In late June, the Tech Against Terrorism team was in Swansea, Wales, to attend the 2017 Terrorism and Social Media Conference (TASM). The event was organised by Professor Stuart Macdonald, and his team at Swansea University. Experts from academia, industry, government, and the research community all converged on Swansea, to hear research presentations and to share ideas around the interplay of terrorism and social media.
Inevitably, given the importance of this interplay in the current public consciousness, most (but by no means all) presentations addressed online aspects of jihadi terrorism, from counter-narratives to the latest research on online language analysis. One presentation focused on the shifting fortunes of ISIS online, from its conception on the “unregulated arena” of Twitter in 2012, to a far more regulated online environment in 2017, in part due to “relentless” takedown efforts and an increased awareness of the threat posed.
Another speaker noted that the costs for most pro-ISIS Twitter users “now largely outweigh the benefits” of the platform, where faster content evaluation and removal has made it increasingly more challenging for their ‘message’ to get out. However, the speaker also referred to analysis showing that non-ISIS jihadis were subject to far less disruption on Twitter. This, it was suggested, needs to be looked at, from right-wing terrorism to other active groups, whereby these online regulations must be uniform and not discriminate between certain groups. A need for better understanding of the effectiveness of different takedown approaches – by organisations themselves, through referrals from the public, and through referrals from internet activists working in a dedicated fashion – was also pointed to.
Another significant theme of the conference was the evaluation of the effectiveness (or ineffectiveness), of countering violent extremism (CVE) efforts. The genuine value of CVE efforts, including counter-narrative programmes, are particularly hard to quantify and often involve elements of ‘proving the negative’, i.e. that radicalised individuals only turned away from a particular course of action because of intervention.
One speaker addressed the ineffectiveness of ‘facts’ when fighting terrorist propaganda, where propaganda is not about the truth, but instead about generating feeling and sentiment. This, the speaker suggested, was the way to win hearts and minds. Rather than ‘hitting back with hard truths’, the speaker suggested that one can only challenge hearts and minds focussed content, with hearts and minds focused content.
Another speaker spoke of the “fetishisation” of CVE programmes – where individuals would consider such programmes as having value and importance far beyond their actual impact. In relation to intervention, this speaker argued that narratives only resonate when they find “fertile ground to take root”. As an example, ISIS narratives were noted as being so effective due to specifically answering a “need to belong”, allowing followers to think of themselves as heroes and warriors, escaping from their mundane home lives to live among a community of like-minded “outcasts”. Alternatively, CVE programmes were presented as usually little more than a “cheap” means to allow governments to be seen to be doing “something” by their citizens– a “catering to the bureaucratic, metric-driven goals of government public diplomacy.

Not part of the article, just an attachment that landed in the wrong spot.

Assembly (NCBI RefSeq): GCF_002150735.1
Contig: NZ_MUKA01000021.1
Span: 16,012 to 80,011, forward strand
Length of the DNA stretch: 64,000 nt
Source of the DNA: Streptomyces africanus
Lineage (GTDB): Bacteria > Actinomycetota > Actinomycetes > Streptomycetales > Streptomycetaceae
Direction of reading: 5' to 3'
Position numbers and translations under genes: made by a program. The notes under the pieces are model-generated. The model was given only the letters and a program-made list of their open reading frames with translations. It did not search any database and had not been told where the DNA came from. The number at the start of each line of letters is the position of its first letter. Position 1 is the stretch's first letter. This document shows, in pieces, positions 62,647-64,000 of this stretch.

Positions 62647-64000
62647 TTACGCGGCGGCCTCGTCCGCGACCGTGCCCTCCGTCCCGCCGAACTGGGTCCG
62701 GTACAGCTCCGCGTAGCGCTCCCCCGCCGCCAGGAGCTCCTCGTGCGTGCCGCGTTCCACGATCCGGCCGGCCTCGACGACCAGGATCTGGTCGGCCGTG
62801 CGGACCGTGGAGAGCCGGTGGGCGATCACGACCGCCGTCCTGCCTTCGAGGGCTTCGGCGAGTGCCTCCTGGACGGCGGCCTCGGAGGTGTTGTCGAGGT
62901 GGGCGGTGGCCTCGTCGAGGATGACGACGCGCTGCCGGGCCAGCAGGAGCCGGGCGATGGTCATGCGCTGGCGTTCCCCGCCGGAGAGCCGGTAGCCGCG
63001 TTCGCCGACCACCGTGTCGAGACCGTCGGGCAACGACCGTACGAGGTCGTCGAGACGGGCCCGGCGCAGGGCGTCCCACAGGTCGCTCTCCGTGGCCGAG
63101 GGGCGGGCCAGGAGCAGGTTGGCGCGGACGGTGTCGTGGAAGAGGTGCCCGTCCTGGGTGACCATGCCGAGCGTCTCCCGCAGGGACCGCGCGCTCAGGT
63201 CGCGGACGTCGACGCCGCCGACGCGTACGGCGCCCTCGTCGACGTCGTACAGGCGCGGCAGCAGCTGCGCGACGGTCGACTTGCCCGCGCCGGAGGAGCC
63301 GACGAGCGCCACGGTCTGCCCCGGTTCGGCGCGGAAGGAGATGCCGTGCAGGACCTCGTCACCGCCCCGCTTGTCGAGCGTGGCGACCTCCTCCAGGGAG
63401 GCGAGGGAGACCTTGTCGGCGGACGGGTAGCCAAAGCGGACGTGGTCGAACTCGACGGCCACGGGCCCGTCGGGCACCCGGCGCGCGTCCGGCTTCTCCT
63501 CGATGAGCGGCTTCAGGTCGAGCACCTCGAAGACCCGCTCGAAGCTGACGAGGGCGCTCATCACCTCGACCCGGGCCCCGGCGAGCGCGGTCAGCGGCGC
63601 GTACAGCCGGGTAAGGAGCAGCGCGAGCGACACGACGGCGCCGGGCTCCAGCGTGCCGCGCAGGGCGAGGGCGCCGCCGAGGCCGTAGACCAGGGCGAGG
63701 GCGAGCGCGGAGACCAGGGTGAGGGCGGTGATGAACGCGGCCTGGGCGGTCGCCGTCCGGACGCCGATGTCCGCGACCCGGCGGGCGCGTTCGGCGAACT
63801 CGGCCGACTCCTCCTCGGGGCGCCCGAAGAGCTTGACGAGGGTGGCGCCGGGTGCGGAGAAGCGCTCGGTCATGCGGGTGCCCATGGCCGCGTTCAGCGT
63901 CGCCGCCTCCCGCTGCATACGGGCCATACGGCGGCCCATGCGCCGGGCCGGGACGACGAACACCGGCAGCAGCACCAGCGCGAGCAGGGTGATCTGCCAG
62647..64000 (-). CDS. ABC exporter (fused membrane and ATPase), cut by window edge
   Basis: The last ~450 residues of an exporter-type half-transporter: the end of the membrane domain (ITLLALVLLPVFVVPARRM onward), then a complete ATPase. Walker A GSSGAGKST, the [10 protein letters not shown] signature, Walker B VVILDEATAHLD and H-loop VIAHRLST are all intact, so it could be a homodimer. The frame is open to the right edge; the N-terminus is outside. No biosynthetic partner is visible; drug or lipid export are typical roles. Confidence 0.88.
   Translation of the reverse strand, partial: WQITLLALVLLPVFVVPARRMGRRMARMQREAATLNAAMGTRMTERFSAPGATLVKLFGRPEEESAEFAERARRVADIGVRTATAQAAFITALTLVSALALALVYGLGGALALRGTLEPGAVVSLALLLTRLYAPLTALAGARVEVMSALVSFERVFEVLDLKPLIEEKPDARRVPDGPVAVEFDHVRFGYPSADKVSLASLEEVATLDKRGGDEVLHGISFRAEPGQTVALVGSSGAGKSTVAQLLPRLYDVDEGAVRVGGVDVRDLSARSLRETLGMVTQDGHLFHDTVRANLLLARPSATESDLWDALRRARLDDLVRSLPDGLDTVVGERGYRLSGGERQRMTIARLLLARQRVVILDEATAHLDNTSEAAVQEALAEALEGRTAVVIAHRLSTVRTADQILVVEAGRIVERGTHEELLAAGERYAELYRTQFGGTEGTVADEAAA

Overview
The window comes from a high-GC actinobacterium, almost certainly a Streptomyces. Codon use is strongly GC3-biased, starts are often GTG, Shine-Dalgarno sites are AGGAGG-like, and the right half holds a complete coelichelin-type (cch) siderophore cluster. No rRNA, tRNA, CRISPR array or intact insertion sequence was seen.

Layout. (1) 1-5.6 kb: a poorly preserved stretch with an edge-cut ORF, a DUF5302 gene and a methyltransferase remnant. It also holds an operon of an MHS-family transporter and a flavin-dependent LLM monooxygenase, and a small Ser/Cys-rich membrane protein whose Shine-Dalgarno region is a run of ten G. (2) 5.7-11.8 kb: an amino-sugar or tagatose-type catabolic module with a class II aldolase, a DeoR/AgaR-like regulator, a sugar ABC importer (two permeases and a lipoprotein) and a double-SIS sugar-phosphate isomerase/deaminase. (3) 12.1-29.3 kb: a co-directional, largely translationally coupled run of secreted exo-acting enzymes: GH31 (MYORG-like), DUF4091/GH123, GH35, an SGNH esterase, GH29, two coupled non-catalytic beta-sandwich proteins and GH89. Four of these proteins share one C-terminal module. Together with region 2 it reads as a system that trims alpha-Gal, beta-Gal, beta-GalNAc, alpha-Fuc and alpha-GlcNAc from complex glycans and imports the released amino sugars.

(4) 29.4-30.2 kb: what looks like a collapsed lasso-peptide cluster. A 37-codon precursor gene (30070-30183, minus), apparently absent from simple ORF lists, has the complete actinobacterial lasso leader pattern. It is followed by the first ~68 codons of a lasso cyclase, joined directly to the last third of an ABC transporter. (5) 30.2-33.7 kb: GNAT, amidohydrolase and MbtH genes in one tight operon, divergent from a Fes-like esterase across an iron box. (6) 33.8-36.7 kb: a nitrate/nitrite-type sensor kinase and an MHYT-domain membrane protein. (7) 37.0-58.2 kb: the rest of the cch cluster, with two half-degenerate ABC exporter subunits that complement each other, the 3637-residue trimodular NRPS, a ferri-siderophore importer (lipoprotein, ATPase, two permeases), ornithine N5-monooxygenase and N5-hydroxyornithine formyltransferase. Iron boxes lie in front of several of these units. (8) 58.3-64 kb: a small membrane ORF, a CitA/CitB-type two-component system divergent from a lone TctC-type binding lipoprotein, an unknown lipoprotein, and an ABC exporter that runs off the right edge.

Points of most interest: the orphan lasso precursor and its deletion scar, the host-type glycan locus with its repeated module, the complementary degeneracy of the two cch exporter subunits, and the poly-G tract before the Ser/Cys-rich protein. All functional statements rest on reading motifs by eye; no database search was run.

TASM also featured a number of high-profile keynote speakers. Among these, Max Hill QC, the UK’s Independent Reviewer of Terrorism Legislation, noted that there already exists in Britain a wide range of laws that can be used to tackle online terrorist-related actions. Therefore, he saw further legislation that clamped down on social media companies, as is being tried in Germany (and recently hinted at in the UK and France) as being surplus to requirements. Sir John Scarlett, Chief of the SIS from 2004-2009, spoke about his experience in counter-terrorism, and how past lessons could be applied to the current challenges of the global jihadi network.
Other keynotes included Dr Erin Saltman of Facebook, who spoke in detail of the actions that Facebook is taking with regards to online extremism, including an industry hash-sharing database set up in late 2016. Further, Maura Conway, of Dublin City University, argued for a widening of academic research beyond its current focus on ISIS and Twitter, to focus on other groups and other platforms. Finally, Philip Bobbitt, the American author and political scientist, presented an interesting thesis, arguing that for the past five centuries, only states could threaten states. While this currently still holds, soon non-state actors and/or terrorists will be able to threaten states, not least thanks to globalisation and the amplifying effect of the internet.
Tech Against Terrorism also presented at TASM on our initiative, highlighting the need for uniform frameworks and practical tools, among technological companies both small and big, to assist in combating online extremism without compromising on important rights and freedoms. We would like to thank Professor Macdonald and all the organisers for accommodating us in the programme, for the hospitality shown by Swansea University, and to all the speakers who shared their latest research with us all.